Saturday, June 20, 2009

Are There Any Couples Left?

2008 seems to have been a bad year for couples across the board. Madonna and Guy split after seven and a half years of marriage; Anne Hathaway kicked her con-artist boyfriend to the curb, and who can forget the almost “Notebook” storyline of Rachel McAdams’ and Ryan Goslings’ on-again, off-again relationship.

Out of the public eye, mainstream couples have seen a decline in the past eleven months. Long-term relationships have taken nosedives, and couples casually dating have made the decision to split early and live the single life for awhile. Numerous factors have been called to take the blame: monogamy not being taken so seriously in our day and age, the rise seen in middle-aged women cheating on their partners, and the curious phenomenon that happens every August, which is the month most couples break up in, due in part to roving eyes on scantily-clad beaches, hot weather making people irritable, and family trips on which partners realize that when taken out of their every-day routines and denied distractions, they can’t stand each other.

Mutually exclusive, long-term relationships seem like risky business in the first place, to me. Maybe it’s because I’m a commitment-phobe who can’t choose between two entrees at dinner for fear of ending up craving the other one, but there’s something that has more people other than just me spooked this year. Maybe the world is waking up. Maybe women are realizing that men actually do smell, and men are finally getting that women will never be satisfied unless you can predict what they want you to do before they even ask you to do it. Maybe women have finally given up on men ever being able to stay faithful to one person for the rest of their life, and men have finally gotten so fed-up with being ten minutes late to every event because of their girlfriend’s primping time that they’ve had enough. Or maybe, just maybe, people are changing.

In 2008, women now ask men out. Men now have the social pressure of instituting the first contact taken away from them. Women are running their own businesses, spending their own money, and settling down to have children later. Men are more prone to moving back home with their parents for a few months after graduating college, are more prone to putting the “playing the field” method to use when casually dating, and have increased in number of younger men dating older women. (Here’s where the older women cheating on husbands theme comes in—watch out, it’s the Year of the Cougar.) Gender roles are switching—more women are now the breadwinners of their families, and more men are parking it on the sofa to be stay-at-home dads. 2008 seems to have brought all the issues of today’s changing society to a head, and it’s resulted in the death of the relationship.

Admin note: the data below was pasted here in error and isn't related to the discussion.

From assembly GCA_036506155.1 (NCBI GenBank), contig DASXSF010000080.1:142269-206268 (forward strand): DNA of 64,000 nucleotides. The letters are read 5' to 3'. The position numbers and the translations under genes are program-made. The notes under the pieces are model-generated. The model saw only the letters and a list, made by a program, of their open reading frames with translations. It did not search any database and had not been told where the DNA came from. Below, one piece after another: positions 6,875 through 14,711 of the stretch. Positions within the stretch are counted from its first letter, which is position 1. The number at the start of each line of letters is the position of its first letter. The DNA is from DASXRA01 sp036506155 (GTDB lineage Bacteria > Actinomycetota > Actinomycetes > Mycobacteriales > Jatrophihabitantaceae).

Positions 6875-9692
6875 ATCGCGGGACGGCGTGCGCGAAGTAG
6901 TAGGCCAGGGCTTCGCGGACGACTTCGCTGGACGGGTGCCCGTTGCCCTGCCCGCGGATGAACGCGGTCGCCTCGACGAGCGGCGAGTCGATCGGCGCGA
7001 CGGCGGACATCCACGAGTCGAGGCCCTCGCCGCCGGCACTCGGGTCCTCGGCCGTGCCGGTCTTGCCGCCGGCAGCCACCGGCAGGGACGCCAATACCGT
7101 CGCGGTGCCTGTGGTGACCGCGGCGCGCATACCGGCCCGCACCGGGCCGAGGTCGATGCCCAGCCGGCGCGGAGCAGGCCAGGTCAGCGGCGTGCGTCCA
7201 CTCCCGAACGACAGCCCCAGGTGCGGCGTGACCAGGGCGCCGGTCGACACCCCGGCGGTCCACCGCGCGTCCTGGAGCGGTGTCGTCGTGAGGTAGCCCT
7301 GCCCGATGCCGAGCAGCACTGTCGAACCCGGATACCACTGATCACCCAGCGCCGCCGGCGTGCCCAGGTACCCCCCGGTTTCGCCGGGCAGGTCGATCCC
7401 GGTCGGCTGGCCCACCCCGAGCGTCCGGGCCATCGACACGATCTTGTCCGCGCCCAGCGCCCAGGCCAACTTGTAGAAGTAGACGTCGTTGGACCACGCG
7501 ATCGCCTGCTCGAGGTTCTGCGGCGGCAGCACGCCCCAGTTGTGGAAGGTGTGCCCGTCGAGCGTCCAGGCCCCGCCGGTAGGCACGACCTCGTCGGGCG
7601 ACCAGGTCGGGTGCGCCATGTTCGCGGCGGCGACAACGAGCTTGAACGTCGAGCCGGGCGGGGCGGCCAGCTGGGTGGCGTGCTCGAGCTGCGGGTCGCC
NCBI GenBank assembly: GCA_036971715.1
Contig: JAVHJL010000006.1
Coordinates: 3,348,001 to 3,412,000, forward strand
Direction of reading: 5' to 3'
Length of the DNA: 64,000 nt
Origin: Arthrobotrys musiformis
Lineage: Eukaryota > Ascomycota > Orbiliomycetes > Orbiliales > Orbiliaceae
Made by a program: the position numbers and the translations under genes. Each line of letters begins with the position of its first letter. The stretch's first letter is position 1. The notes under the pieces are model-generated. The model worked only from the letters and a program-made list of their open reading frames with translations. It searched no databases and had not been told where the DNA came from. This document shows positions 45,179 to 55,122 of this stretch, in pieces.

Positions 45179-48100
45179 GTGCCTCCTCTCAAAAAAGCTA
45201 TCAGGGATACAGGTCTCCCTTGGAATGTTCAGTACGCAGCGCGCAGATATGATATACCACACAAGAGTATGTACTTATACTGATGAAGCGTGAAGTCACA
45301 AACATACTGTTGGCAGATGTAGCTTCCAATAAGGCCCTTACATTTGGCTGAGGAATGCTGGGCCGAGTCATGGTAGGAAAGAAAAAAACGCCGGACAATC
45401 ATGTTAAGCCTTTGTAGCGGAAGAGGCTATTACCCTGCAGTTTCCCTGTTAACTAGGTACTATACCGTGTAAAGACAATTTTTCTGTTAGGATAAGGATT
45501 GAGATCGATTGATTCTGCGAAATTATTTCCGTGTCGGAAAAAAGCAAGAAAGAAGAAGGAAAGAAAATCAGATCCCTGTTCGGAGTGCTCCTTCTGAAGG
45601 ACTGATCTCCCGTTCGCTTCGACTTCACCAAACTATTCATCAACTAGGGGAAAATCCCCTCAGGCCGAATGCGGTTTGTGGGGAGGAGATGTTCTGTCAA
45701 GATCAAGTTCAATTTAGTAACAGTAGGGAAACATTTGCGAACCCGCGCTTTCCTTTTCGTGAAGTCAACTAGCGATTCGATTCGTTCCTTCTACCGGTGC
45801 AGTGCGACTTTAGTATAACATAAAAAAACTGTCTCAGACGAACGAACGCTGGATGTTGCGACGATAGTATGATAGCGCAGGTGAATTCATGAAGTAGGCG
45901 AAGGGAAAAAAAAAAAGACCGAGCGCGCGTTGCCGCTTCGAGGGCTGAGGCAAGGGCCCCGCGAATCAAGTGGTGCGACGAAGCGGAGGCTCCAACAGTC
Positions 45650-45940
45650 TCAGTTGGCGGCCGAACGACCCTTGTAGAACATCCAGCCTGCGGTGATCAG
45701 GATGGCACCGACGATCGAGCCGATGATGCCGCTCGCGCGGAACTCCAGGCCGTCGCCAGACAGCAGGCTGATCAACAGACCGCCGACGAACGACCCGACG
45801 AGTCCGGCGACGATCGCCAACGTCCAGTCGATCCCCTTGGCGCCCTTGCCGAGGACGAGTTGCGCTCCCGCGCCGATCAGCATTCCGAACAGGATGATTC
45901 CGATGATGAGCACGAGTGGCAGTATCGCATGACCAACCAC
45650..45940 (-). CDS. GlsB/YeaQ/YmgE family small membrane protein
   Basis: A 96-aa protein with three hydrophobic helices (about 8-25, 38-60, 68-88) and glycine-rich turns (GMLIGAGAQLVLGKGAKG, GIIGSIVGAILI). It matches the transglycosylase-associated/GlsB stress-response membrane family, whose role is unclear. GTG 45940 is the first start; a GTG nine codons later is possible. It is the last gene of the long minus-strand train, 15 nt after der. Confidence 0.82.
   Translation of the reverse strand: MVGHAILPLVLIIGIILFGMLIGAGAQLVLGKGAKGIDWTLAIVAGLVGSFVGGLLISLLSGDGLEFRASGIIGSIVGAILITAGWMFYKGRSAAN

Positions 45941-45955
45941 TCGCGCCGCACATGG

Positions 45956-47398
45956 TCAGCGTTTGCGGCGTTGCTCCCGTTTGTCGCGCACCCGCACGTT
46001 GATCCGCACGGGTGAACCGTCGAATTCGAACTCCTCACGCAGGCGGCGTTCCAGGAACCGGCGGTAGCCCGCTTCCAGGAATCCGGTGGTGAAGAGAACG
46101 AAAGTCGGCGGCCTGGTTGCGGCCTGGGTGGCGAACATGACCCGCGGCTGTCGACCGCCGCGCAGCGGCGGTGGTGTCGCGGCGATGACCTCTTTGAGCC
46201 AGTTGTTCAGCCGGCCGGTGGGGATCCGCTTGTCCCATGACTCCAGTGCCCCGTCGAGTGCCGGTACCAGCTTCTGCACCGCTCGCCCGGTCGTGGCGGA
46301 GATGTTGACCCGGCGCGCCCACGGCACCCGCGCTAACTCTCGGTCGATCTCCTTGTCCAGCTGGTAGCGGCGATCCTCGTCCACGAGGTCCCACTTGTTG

I’m batting for the singles team, if you haven’t already picked up on that. My last relationship also ended in early 2008 when the guy I was seeing dropped off the face of the Earth. I think he might have taken the easy route out; I’ve since watched numerous friends go through extremely messy break-ups and had the opportunity to realize that I was at least allowed the privacy of falling apart on my own, without the injuring party watching. Break-ups occur more than we’d like to admit; the chances of the relationship you’re currently working in has a fifty-fifty chance of making it, at best, minus points for all the annoying quirks of your partner, wandering eyes, and a sense of settling…for the moment only.

I don’t mean to sound like a totally embittered spinster for life, but after witnessing the carnage of this past year, I think that the world should maybe make a joint New Year’s resolution in 2009: Get to know the person through casual, non-serious dating first, and then weigh all your options and worries very carefully before jumping into another relationship. With all the news of break-ups, it only makes people in healthy relationships more paranoid (which then undermines that relationship), and makes single people more discouraged to even attempt to find that special someone…or anyone, for that matter. Maybe looking before you leap would be the next logical step. There’s absolutely nothing wrong with casual dating for a while before making any serious decisions; in fact, I would garner a guess that casually dating someone builds up a better base for a solid couple than jumping straight into an exclusive match. If the sign I recently saw on Facebook proclaiming “Relationship, RealtionSHIT,” is of any clue, other people are starting to get it, too. 2009—let’s make it a more couple-friendly year than 2008.


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